Cultural commentator John Naisbitt calls our present moment in the West "the technologically intoxicated zone." We live in a confused and distracted situation in which individuals both fear and worship technology. Thomas In Love is an innovative and mesmerizing Belgium film that explores this twilight zone with creativity. Right under our noses, a new world is emerging as we become more and more immersed in mediated reality.

Thomas (voiced by Benoit Verhaert) is a 33-year-old agoraphobic who has a pathological fear of open spaces and human contact. He hasn't gone outside for eight years nor allowed anyone to enter his apartment. Deliveries of food and other supplies are made in the "air lock" between outer and inner doors.

All of Thomas's interactions with people are through his 24-hour-a-day "Visophone." We never see the lead character — only the screen which is his window on the world. Control is very important to Thomas but loneliness is slowly eating away at his soul. Suddenly, a whole new series of choices and possibilities become available to him.

Globale is an insurance company that orchestrates many of the details in Thomas's life. The diligent and skilled rep (Alexandre von Sivers) helps him find someone to fix his vacuum cleaner and alerts him to the fact that he's eligible to receive, without charge, the services of prostitutes trained by the state to help the psychologically impaired. This intrigues Thomas since he's growing tired of cybersex with Clara, an animated seductress.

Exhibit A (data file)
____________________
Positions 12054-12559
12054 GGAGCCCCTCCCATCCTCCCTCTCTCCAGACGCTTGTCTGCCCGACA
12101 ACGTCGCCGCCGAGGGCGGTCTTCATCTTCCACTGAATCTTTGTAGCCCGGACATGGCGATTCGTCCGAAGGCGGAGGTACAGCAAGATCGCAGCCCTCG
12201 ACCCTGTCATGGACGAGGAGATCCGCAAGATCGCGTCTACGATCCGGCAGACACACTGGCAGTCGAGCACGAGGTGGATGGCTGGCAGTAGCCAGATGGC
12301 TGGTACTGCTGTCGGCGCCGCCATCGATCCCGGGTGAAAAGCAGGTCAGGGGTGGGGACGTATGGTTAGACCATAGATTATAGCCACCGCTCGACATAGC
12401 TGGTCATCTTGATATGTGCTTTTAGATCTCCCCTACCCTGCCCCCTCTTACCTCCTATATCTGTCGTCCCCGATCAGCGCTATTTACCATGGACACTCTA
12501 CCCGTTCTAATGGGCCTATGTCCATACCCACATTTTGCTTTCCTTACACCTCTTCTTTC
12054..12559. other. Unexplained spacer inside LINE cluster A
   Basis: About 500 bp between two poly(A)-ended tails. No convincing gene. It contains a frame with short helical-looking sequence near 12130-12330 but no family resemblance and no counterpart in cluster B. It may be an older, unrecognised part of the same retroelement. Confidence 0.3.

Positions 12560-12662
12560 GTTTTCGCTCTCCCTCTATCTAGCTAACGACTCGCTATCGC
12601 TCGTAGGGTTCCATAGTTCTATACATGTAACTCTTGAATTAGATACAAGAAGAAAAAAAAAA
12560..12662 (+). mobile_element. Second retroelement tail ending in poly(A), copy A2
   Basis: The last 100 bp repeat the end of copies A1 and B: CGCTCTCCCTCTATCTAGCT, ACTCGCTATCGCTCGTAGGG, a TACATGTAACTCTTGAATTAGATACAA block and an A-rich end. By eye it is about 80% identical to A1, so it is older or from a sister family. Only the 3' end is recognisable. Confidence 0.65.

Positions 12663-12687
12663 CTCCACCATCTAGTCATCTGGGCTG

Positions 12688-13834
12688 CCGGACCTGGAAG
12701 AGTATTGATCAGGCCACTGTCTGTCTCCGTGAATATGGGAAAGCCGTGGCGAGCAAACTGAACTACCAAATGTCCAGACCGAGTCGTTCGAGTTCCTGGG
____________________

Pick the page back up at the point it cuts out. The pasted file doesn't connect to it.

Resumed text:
Adding even more confusion to his life, his psychologist (Frederic Topart) has signed him up for an Internet dating service in order to pull him out of his doldrums. The only other human being on the planet who keeps in touch is Thomas's mother (Micheline Hardy) who calls regularly.

Although attracted to Melodie (Magali Pinglaut), a free-spirited poet he meets via an Internet dating service, she wants more intimacy than he is able to give. Then Thomas gets in touch with Eva (Aylin Yay), a depressed woman who is one of the government prostitutes. She mirrors his own uneasiness with human contact and his love of privacy. The more she tries to move away from him, the more he's attracted to her and willing even to consider the impossible — leaving his apartment as a sign of love for her.

Screenplay writer Philippe Blasband and director Pierre-Paul Renders have concocted an intriguing work of speculative fiction about modern loneliness, mediated relationships, cybersex, and the narcissism of cocooned individuals who are cut off from real flesh-and-blood encounters with others. In this tour of our technological immersion, they have come up with one of the most creative films of the year.